This work presents an approach to develop an innovative decarbonisation investment strategy framework for carbon intensive UK industries by using statistical analysis and optimisation modelling. The case study focuses on taking a representative sample of retail buildings and assesses the financial viability of installing low-carbon Combined Heat and Power units (CHPs) and Photovoltaic Solar Panels (PVs) across a portfolio of buildings. Simulation of each building are initially conducted, and the results generate a set of regression coefficients, via a multivariate adaptive regression splines (MARS), which are inputted into a Mixed Integer Linear Programming (MILP) problem. Solving the MILP yields the optimal decarbonisation investment strategy for the case study up to 2050, considering market trends such as electricity prices, gas prices and policy incentives. Results indicate the level of investment required per year, the operational and carbon savings associated, and a program for such investments. This method is reiterated for several scenarios where different parameters such as utility prices, capital costs and grid carbon factors are forecasted up to 2050 (following the Future Energy Scenarios from National Grid). This work shows how a clear mathematical framework can assist decision-makers in commercial organisations to reduce their carbon footprint cost-effectively and thus reach science-based targets.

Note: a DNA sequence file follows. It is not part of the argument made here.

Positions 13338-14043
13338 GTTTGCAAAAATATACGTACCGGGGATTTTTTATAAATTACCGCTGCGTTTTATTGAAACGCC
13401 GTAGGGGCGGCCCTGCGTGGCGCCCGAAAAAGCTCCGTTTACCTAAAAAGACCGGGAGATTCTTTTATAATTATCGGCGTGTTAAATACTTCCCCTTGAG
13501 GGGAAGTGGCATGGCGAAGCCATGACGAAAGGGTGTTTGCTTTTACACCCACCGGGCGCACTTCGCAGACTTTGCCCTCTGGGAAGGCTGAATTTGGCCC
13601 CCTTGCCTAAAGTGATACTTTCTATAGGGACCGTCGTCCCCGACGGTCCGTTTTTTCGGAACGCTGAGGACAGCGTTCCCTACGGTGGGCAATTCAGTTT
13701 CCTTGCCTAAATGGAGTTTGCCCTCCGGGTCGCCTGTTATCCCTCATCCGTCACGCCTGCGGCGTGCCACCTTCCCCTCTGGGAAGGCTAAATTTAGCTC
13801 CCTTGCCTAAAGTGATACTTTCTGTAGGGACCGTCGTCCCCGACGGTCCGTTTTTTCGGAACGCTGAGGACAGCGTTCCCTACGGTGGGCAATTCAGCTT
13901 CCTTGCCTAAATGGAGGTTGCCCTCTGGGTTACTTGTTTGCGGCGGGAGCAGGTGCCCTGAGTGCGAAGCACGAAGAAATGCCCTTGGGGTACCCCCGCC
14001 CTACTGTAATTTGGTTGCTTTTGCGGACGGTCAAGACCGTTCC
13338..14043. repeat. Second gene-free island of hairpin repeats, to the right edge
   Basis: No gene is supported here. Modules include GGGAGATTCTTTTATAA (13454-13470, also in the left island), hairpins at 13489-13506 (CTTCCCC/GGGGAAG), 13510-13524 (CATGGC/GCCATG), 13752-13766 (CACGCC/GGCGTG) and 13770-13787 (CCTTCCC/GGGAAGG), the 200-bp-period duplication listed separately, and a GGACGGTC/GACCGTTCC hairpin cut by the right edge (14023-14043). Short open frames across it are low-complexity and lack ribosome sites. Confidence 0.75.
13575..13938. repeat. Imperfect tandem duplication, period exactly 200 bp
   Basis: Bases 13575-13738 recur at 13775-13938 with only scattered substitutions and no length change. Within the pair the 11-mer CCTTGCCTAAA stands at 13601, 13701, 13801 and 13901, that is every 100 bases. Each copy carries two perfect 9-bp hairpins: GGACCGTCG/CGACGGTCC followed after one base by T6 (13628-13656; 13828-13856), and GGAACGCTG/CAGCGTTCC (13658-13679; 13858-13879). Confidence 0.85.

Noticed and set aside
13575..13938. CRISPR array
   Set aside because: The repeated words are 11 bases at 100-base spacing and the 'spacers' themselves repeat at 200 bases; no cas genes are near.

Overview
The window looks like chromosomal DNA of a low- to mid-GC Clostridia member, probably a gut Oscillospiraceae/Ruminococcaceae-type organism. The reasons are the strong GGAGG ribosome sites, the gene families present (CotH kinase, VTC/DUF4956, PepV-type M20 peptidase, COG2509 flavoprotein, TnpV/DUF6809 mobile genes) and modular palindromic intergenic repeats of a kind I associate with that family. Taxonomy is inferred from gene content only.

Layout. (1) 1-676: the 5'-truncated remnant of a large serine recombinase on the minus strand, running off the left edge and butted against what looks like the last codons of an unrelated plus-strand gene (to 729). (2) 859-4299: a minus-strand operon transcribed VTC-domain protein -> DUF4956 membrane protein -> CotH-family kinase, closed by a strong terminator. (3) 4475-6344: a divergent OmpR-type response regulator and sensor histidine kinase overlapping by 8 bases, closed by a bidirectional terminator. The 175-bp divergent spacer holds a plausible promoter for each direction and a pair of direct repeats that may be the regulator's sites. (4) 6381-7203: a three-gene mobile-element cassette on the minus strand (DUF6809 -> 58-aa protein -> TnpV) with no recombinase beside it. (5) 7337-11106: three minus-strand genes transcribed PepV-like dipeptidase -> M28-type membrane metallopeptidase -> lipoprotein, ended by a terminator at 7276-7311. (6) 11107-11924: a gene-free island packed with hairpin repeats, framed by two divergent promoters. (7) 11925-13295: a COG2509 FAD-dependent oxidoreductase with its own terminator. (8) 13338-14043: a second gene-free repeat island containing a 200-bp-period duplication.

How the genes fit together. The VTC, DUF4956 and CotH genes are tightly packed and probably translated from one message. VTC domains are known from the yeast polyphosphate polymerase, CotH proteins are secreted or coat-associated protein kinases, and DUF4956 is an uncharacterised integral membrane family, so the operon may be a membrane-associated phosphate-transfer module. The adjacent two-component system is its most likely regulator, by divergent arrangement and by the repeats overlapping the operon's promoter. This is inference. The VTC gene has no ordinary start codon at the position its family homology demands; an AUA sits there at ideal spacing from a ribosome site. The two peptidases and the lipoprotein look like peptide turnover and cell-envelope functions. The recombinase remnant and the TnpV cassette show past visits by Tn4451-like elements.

Conference paper

Sorrentino A, Pantaleo AM, Markides C, Braccio G, Fanelli E, Camporeale Set al., 2018, Energy performance and profitability of biomass boilers in commercial sector: the case study of Sainsbury’s stores in the UK, 73rd Conference of the Italian Thermal Machines Engineering Association (ATI 2018), Publisher: Elsevier, Pages: 539-646, ISSN: 1876-6102